That frankly aren’t really worth their own show discussion posts.
- Test Drive (BBC Scotland) – Wrestler/comic Grado commentates and officiates as three pairs drive to a destination in Scotland being asked questions along the way by their Sat Nav. Right answers mean the direct route, wrong answers lead to a three mile diversion. During the drive each team faces a “pit stop”, 10 quickfire questions, each one knocking a mile off the total (the winners, you see, are determined on mileage rather than time. Effectively the game boils down to -3pts for a wrong answer on the road, +1pt for each Pit Stop question answered correctly. Prize is £500.). Meanwhile Grado makes brief visits to local places. All in all it’s pleasant but not very compelling, like a combination of The Getaway Car and Antiques Road Trip, minus both The Stig and antiques. I had no idea who Grado was, until Wrestling Twitter went OMG when I mentioned it, presumably he’s Scotland’s answer to The Rock. Made by Bandicoot, of Chase the Case fame.
- The Hangover Games (E4) – young adults get drunk under the pretense of a show called Britain’s Best Night Out, except the next morning they discover they’re there for The Hangover Games, which is basically a combination of mildly humiliating dares (can you drink this yard of blended kebab? Who can deal with having their hair shaved off?) and questions based on what happened the previous night (can you remember the name of the girl you snogged, that sort of thing). Top prize £1,000 (between six). Hosted by Matt Richardson (the one who isn’t Matt Edmondson) and Pointless Friend Ken Cheung, who doesn’t really add anything. I will politely suggest I’m out of E4’s demographic these days and that in rehashing the milder bits of The Word from 25 years ago describes itself as “fresh”.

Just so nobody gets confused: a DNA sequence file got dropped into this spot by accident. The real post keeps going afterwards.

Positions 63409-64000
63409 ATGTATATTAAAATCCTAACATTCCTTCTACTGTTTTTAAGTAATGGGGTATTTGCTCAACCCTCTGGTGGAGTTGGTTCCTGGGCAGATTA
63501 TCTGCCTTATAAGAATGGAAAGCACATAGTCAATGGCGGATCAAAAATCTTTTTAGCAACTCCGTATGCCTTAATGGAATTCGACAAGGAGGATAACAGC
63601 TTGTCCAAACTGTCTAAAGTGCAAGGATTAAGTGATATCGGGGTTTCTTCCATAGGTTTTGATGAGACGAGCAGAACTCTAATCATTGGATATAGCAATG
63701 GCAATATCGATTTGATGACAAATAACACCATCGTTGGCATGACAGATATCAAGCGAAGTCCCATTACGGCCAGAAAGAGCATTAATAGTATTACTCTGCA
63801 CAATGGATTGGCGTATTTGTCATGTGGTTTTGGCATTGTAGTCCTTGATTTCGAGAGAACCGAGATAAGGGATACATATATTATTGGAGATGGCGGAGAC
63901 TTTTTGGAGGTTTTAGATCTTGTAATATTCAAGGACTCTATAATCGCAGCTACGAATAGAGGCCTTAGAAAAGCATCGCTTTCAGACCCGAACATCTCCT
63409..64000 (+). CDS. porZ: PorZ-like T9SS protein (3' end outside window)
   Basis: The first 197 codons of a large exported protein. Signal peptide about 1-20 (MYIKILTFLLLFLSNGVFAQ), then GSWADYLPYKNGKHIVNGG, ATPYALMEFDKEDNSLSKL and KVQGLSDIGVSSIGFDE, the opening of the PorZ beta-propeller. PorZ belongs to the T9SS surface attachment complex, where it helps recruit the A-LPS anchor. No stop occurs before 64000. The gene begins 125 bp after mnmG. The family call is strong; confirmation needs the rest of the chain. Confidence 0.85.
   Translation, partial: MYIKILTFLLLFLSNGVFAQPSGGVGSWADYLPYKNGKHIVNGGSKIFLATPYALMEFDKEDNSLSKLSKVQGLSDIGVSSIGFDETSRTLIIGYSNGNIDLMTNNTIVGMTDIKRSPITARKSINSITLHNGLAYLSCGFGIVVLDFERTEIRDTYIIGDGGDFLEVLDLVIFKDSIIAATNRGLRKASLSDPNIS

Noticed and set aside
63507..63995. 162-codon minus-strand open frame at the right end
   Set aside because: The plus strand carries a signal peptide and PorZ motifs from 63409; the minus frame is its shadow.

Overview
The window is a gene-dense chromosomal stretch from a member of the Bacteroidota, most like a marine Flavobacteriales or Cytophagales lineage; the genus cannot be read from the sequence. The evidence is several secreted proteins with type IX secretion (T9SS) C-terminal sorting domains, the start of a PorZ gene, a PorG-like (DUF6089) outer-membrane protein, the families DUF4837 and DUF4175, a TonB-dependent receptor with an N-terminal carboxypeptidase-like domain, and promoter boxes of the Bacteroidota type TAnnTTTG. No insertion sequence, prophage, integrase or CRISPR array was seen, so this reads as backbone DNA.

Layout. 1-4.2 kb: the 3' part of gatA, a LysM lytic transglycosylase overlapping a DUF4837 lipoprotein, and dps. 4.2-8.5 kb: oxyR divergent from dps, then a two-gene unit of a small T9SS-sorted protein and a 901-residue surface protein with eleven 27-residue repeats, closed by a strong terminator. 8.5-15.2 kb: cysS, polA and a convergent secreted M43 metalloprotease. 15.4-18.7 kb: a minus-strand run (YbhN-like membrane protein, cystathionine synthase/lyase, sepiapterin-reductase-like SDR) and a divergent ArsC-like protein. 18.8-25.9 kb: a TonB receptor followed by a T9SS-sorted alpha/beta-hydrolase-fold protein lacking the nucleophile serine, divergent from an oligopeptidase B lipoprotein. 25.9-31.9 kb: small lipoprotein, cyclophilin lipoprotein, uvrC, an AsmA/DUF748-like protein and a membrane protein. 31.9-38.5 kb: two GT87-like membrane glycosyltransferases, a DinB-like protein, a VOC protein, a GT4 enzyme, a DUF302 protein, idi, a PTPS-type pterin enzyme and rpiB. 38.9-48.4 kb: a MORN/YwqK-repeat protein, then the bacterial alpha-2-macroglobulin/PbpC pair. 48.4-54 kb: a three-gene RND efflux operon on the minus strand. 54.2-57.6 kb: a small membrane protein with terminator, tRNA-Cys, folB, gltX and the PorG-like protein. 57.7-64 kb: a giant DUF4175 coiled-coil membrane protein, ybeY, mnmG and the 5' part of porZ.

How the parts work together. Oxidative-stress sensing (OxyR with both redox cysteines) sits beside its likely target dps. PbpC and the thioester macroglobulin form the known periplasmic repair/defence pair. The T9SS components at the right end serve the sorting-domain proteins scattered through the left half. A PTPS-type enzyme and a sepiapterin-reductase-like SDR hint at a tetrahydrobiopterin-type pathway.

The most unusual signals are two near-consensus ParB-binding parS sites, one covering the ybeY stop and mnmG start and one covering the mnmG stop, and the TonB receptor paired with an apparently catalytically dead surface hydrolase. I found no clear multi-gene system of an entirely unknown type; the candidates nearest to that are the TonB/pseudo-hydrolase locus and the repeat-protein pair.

- Project Z (CITV) – starts 5pm on CITV today. English version of S4C’s Prosiect Z, kids try to escape their school which has been overrun by zombies by solving puzzles. I Survived The Zombie Apocalypse in miniature, and hopefully the 30 minute running time means it can make the most of the premise rather than being surprisingly boring.